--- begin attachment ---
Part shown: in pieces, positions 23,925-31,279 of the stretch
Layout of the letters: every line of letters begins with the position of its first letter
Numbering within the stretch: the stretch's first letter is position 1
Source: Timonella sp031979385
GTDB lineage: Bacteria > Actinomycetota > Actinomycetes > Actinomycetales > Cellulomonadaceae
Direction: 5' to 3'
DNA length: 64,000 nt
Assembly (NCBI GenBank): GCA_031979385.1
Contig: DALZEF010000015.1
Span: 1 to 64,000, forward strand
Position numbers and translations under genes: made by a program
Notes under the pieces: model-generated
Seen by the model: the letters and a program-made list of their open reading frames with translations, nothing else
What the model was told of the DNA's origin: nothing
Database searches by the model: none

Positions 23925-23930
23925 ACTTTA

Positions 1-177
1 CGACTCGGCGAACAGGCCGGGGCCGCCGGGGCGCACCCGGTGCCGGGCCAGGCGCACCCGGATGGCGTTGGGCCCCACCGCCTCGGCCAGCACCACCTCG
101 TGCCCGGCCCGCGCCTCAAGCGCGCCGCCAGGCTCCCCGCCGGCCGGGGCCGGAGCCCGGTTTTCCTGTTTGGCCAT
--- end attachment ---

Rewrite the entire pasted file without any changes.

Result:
Part shown: in pieces, positions 23,925-31,279 of the stretch
Layout of the letters: every line of letters begins with the position of its first letter
Numbering within the stretch: the stretch's first letter is position 1
Source: Timonella sp031979385
GTDB lineage: Bacteria > Actinomycetota > Actinomycetes > Actinomycetales > Cellulomonadaceae
Direction: 5' to 3'
DNA length: 64,000 nt
Assembly (NCBI GenBank): GCA_031979385.1
Contig: DALZEF010000015.1
Span: 1 to 64,000, forward strand
Position numbers and translations under genes: made by a program
Notes under the pieces: model-generated
Seen by the model: the letters and a program-made list of their open reading frames with translations, nothing else
What the model was told of the DNA's origin: nothing
Database searches by the model: none

Positions 23925-23930
23925 ACTTTA

Positions 1-177
1 CGACTCGGCGAACAGGCCGGGGCCGCCGGGGCGCACCCGGTGCCGGGCCAGGCGCACCCGGATGGCGTTGGGCCCCACCGCCTCGGCCAGCACCACCTCG
101 TGCCCGGCCCGCGCCTCAAGCGCGCCGCCAGGCTCCCCGCCGGCCGGGGCCGGAGCCCGGTTTTCCTGTTTGGCCAT